Way before you reach Lata Iskandar, at the 13th km along the Jalan Tapah-Cameron Highlands, there is a huge and fast flowing stream where cool water flows down from the surrounding mountains and merge at certain parts with hot water, flowing out of rocks. Called the Kuala Woh Recreational Park, this was once the only place in the country with a caravan park but is now visited mostly by day-trippers as there are no caravans around to take advantage of the facility.
However, this place is perhaps the most established waterfall recreational park in Perak with facilities for relaxation, ample camping space with allocated lots, and even chalets managed by the State Forestry Department for those wishing to stay.
The recreational park is not exactly by the main roadside as you have to turn right at an adjoining road and proceed 2km further before you get there. The place is surrounded by secondary jungle and Orang Asli villages. These villages are more established then those further up and there are schools as well.
There is a huge and shady parking space and a nice tiled paths that pass through several rest shades, while hibiscus and bougainvillea bushes as well as wild trees surround the place adding to its beauty and providing shady relief. The area around the Kuala Woh Recreational Park is clean and well kept and by the sandy banks of the main stream, you may spy at Rajah Brooke butterflies in groups of 20 or more, sipping mineral from the ground.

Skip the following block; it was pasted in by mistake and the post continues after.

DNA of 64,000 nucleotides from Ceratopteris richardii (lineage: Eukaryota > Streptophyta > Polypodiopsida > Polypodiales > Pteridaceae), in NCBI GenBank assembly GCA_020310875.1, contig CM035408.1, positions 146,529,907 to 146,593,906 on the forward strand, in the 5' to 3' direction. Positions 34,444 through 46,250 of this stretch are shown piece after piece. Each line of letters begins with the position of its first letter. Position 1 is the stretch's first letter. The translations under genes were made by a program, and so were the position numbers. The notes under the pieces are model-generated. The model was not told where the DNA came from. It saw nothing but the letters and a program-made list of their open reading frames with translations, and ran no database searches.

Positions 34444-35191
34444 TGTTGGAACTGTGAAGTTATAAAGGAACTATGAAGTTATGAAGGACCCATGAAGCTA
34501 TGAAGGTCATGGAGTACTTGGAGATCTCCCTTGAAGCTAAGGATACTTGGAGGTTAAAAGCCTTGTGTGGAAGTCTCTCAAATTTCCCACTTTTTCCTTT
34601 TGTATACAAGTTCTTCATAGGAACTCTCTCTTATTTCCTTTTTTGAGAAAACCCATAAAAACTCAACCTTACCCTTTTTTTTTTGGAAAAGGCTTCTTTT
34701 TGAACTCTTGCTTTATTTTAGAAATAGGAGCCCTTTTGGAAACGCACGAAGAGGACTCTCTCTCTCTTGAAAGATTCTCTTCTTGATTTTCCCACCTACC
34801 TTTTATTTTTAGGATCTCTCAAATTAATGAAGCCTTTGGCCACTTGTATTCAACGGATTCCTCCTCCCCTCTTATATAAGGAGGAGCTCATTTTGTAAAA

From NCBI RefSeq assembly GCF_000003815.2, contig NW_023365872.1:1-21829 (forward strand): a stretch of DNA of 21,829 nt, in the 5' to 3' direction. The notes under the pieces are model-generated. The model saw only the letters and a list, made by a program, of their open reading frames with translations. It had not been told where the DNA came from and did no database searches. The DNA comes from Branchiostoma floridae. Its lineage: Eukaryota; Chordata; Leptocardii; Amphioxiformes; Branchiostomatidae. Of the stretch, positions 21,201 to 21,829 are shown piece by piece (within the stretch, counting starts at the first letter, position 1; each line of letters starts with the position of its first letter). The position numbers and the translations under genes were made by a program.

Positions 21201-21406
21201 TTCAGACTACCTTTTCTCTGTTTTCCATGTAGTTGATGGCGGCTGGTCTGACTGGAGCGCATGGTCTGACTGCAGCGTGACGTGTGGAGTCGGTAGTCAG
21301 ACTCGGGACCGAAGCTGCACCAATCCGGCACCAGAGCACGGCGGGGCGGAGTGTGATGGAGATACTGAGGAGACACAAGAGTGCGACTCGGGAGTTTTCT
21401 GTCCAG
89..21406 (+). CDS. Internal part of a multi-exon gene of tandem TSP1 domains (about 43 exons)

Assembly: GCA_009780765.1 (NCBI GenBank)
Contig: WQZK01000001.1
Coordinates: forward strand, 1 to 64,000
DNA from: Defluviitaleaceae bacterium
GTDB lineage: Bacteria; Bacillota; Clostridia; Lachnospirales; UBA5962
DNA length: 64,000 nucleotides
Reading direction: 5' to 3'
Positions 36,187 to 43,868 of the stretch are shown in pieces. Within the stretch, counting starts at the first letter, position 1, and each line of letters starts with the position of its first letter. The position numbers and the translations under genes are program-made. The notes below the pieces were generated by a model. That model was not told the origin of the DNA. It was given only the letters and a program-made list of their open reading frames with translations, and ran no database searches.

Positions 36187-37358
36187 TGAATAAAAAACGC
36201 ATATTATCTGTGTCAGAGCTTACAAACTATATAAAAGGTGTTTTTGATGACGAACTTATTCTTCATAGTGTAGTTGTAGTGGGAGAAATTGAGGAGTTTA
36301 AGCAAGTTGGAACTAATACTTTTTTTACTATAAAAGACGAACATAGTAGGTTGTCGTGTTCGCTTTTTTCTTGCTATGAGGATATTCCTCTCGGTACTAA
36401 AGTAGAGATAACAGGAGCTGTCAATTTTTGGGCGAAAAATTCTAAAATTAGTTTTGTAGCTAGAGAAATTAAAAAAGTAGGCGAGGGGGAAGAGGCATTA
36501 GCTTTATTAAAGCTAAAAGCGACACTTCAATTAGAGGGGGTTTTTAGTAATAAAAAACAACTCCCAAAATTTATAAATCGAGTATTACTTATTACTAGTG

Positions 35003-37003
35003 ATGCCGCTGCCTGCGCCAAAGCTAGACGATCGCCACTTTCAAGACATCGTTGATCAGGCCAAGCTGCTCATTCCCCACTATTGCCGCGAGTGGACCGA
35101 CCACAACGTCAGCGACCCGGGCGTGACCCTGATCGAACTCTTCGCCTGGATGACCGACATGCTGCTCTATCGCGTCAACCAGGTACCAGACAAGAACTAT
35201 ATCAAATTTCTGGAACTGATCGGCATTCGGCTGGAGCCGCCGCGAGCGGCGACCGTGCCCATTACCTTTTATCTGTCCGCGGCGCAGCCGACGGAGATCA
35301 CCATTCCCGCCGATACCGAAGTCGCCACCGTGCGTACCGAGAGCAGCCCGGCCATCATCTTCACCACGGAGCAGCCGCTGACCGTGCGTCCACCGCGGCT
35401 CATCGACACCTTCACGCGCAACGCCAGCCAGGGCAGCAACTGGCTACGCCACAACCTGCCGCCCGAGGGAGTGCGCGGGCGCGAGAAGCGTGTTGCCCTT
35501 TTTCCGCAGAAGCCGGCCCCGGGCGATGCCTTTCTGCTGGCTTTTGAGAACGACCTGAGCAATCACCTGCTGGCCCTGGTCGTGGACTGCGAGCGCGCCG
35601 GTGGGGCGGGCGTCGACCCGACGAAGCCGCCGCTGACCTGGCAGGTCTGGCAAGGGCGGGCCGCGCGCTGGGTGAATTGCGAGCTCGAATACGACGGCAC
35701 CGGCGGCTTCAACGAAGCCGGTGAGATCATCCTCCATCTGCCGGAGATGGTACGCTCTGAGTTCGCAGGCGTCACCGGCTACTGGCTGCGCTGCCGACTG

The stream which is actually the youth stage of the Batang Padang river is rocky and wide, about 30m across at the area near the car park and there are adequate signs warning visitors notto get into the water during rainy weather.
One other attraction at the Kuala Woh Recreational Park is a museum highlighting photographs of forest produce. A suspension bridge over the river takes visitors to the museum, which opens only from 9:00am – 4:30pm on Saturdays and Sundays.
The recreational park has a collection of fine tropical trees that are labelled and they include the Meranti, Nyatoh, Keruing, and Merbau. These are valuable trees that are increasingly becoming scarce and in their natural state, can grow up to 80m tall.
Usually crowded on weekends when people come to picnic, relax, bathe, fish, or just breathe in the lovely soothing ambiance, the Kuala Woh Recreational Park has 10 chalets where you can stay and bookings can be made through the Forestry Departments office in Tapah by calling +605 – 4011 216